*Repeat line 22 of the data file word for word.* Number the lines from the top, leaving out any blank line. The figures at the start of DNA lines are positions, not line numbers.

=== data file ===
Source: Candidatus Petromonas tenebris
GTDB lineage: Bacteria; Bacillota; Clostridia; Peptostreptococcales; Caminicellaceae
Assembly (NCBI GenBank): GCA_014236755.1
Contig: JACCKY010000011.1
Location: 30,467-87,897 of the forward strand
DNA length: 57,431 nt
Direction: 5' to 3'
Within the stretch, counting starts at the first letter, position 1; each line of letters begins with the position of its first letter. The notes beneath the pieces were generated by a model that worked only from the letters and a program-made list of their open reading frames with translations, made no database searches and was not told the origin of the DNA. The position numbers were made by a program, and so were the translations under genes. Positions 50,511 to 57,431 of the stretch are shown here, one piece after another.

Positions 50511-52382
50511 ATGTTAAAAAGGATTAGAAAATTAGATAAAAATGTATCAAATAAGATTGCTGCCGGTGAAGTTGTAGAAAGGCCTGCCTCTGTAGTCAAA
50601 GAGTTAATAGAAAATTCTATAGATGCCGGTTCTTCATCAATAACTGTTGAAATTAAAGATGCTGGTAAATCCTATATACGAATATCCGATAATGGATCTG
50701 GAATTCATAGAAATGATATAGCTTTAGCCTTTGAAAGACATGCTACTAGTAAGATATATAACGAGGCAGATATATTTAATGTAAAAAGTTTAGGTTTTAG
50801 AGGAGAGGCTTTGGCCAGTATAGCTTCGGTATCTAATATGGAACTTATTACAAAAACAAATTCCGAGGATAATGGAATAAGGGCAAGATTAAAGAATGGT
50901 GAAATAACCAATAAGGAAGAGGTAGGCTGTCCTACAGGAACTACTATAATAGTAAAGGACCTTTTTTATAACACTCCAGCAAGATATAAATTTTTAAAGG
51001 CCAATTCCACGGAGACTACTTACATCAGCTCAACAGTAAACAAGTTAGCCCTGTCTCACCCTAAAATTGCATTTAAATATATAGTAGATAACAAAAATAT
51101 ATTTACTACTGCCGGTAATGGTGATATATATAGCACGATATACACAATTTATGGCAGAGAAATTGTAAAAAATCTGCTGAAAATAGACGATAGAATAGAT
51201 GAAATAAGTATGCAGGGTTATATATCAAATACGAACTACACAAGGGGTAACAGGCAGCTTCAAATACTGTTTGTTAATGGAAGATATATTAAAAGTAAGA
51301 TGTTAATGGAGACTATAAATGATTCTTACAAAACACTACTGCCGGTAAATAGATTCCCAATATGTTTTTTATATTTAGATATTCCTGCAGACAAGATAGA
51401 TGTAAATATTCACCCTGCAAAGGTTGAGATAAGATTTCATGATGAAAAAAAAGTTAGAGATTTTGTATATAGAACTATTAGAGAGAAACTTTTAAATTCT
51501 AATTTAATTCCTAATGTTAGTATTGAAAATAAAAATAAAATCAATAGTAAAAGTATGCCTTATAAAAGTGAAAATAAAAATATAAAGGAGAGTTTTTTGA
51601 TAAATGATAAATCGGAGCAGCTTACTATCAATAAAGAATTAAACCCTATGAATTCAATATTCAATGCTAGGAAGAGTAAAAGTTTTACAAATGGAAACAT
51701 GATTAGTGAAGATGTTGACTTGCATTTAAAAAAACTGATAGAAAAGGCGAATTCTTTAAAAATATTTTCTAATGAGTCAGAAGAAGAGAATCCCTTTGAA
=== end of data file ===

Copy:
51701 GATTAGTGAAGATGTTGACTTGCATTTAAAAAAACTGATAGAAAAGGCGAATTCTTTAAAAATATTTTCTAATGAGTCAGAAGAAGAGAATCCCTTTGAA